A piece that was stolen from a statue of Harriet Tubman, on display at the Bannker-Douglass Museum in Annapolis, has been returned, museum officials announced Wednesday. The statue is on loan to the Annapolis museum from the Goya Contemporary Gallery in Baltimore. Image Photo Credit: Ken Ek, Courtesy Goya Contemporary Gallery.

A piece that was stolen in December from a Harriet Tubman statue on display at the Banneker-Douglass Museum has been returned, the museum announced Wednesday.

The staff, called a vévé, was part of a Tubman statue entitled “Araminta with Rifle and Vévé,” which is on loan to the Banneker-Douglass Museum in Annapolis from the Goya Contemporary Gallery in Baltimore.

The statue was transported to and displayed in front of the Annapolis museum in September. In December, the statue was defaced and the staff was stolen.

The Annapolis Police Department recovered the vévé during their investigation into its theft and the statue’s defacement. Banneker-Douglass Museum Executive Director Chanel C. Johnson and Curator of Collections Schillica Howard retrieved the piece from the police department and returned it to the museum Jan. 25, according to museum officials.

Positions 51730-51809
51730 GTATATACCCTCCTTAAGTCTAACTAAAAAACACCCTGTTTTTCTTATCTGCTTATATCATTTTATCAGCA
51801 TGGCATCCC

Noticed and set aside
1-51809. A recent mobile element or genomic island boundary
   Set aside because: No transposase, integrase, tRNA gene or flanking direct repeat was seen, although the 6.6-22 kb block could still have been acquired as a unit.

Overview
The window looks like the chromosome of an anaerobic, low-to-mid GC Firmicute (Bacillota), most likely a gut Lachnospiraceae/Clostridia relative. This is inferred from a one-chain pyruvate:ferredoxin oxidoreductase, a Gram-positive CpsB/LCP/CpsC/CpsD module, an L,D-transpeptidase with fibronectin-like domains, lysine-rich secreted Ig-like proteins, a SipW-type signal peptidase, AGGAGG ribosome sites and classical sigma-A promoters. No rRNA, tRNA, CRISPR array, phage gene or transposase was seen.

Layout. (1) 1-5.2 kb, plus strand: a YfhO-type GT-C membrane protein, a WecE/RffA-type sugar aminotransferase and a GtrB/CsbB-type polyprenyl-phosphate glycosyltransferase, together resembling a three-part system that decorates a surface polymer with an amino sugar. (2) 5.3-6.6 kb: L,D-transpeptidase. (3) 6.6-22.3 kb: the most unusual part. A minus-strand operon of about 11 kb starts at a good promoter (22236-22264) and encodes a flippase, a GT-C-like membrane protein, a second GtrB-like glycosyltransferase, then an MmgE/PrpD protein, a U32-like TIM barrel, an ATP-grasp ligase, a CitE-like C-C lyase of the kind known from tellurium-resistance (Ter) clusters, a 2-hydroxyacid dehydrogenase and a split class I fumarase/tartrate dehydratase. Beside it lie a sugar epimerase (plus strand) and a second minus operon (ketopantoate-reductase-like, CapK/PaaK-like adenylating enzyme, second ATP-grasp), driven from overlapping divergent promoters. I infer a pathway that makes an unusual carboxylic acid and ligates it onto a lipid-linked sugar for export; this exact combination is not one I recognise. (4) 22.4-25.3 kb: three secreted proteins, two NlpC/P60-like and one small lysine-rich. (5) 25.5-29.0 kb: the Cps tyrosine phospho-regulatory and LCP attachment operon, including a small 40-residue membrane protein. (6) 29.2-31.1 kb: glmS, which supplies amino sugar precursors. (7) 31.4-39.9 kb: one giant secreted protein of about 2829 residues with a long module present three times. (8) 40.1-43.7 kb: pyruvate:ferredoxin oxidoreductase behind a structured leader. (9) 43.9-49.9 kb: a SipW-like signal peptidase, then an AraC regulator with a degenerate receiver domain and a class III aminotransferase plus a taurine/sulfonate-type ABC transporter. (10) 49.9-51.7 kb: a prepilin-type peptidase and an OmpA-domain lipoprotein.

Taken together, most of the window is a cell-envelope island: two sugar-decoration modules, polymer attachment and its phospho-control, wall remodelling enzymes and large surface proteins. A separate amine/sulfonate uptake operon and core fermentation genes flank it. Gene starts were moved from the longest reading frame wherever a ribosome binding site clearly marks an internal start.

“Words cannot describe how relieved we are to get back this precious artwork by Dr. Joyce J. Scott. I want to thank the Annapolis Police Department, Delegate Shaneka Henson, Dr. Scott, Goya Contemporary Gallery, museum staff, and the community-at-large for working together to get the missing work back to the museum,” Johnson said in a statement.

Museum officials said they are still assessing any damages to the vévé. They have not yet determined whether the piece will be re-installed to the statue.

Tubman was born Araminta Ross in Dorchester County in 1820. The Maryland abolitionist escaped slavery in 1849 and went on to guide dozens of enslaved Black people to freedom along the Underground Railroad. 

Baltimore artist Joyce J. Scott created the statue of Tubman. Known as the “Queen of Beadwork,” Scott used intricate, handcrafted beading on the statue.

The statue is on display in front of the museum as part of their exhibition “The Radical Voice of Blackness Speaks of Resistance and Joy,” which will run through Sept. 30.

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Marcus Dieterle is the managing editor of Baltimore Fishbowl. He returned to Baltimore in 2020 after working as the deputy editor of the Cecil Whig newspaper in Elkton, Md. He can be reached at marcus@baltimorefishbowl.com...